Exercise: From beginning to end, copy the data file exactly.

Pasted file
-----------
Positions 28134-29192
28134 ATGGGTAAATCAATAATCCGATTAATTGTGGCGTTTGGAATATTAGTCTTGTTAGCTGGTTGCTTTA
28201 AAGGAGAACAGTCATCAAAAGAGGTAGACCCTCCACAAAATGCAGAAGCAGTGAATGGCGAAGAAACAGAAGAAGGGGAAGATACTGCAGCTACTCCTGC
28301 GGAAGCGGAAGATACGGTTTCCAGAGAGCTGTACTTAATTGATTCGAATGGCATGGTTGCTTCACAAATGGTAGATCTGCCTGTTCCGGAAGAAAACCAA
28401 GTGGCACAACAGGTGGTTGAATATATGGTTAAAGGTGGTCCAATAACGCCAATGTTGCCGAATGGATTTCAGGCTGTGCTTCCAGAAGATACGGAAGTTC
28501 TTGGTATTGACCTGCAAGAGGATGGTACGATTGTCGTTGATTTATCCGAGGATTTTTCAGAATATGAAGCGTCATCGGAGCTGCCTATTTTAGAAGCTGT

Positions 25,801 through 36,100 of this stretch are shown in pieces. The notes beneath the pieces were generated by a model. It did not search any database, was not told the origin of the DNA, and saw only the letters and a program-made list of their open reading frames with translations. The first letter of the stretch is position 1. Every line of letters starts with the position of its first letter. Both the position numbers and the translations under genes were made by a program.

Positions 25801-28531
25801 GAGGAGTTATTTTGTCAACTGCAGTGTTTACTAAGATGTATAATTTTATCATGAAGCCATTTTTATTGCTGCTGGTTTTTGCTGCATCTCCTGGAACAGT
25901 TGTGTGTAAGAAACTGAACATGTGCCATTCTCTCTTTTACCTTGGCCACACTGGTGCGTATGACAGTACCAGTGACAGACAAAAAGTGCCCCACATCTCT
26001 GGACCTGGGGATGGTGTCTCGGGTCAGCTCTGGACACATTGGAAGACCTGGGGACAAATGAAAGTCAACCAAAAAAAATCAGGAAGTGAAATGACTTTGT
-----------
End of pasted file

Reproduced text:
Positions 28134-29192
28134 ATGGGTAAATCAATAATCCGATTAATTGTGGCGTTTGGAATATTAGTCTTGTTAGCTGGTTGCTTTA
28201 AAGGAGAACAGTCATCAAAAGAGGTAGACCCTCCACAAAATGCAGAAGCAGTGAATGGCGAAGAAACAGAAGAAGGGGAAGATACTGCAGCTACTCCTGC
28301 GGAAGCGGAAGATACGGTTTCCAGAGAGCTGTACTTAATTGATTCGAATGGCATGGTTGCTTCACAAATGGTAGATCTGCCTGTTCCGGAAGAAAACCAA
28401 GTGGCACAACAGGTGGTTGAATATATGGTTAAAGGTGGTCCAATAACGCCAATGTTGCCGAATGGATTTCAGGCTGTGCTTCCAGAAGATACGGAAGTTC
28501 TTGGTATTGACCTGCAAGAGGATGGTACGATTGTCGTTGATTTATCCGAGGATTTTTCAGAATATGAAGCGTCATCGGAGCTGCCTATTTTAGAAGCTGT

Positions 25,801 through 36,100 of this stretch are shown in pieces. The notes beneath the pieces were generated by a model. It did not search any database, was not told the origin of the DNA, and saw only the letters and a program-made list of their open reading frames with translations. The first letter of the stretch is position 1. Every line of letters starts with the position of its first letter. Both the position numbers and the translations under genes were made by a program.

Positions 25801-28531
25801 GAGGAGTTATTTTGTCAACTGCAGTGTTTACTAAGATGTATAATTTTATCATGAAGCCATTTTTATTGCTGCTGGTTTTTGCTGCATCTCCTGGAACAGT
25901 TGTGTGTAAGAAACTGAACATGTGCCATTCTCTCTTTTACCTTGGCCACACTGGTGCGTATGACAGTACCAGTGACAGACAAAAAGTGCCCCACATCTCT
26001 GGACCTGGGGATGGTGTCTCGGGTCAGCTCTGGACACATTGGAAGACCTGGGGACAAATGAAAGTCAACCAAAAAAAATCAGGAAGTGAAATGACTTTGT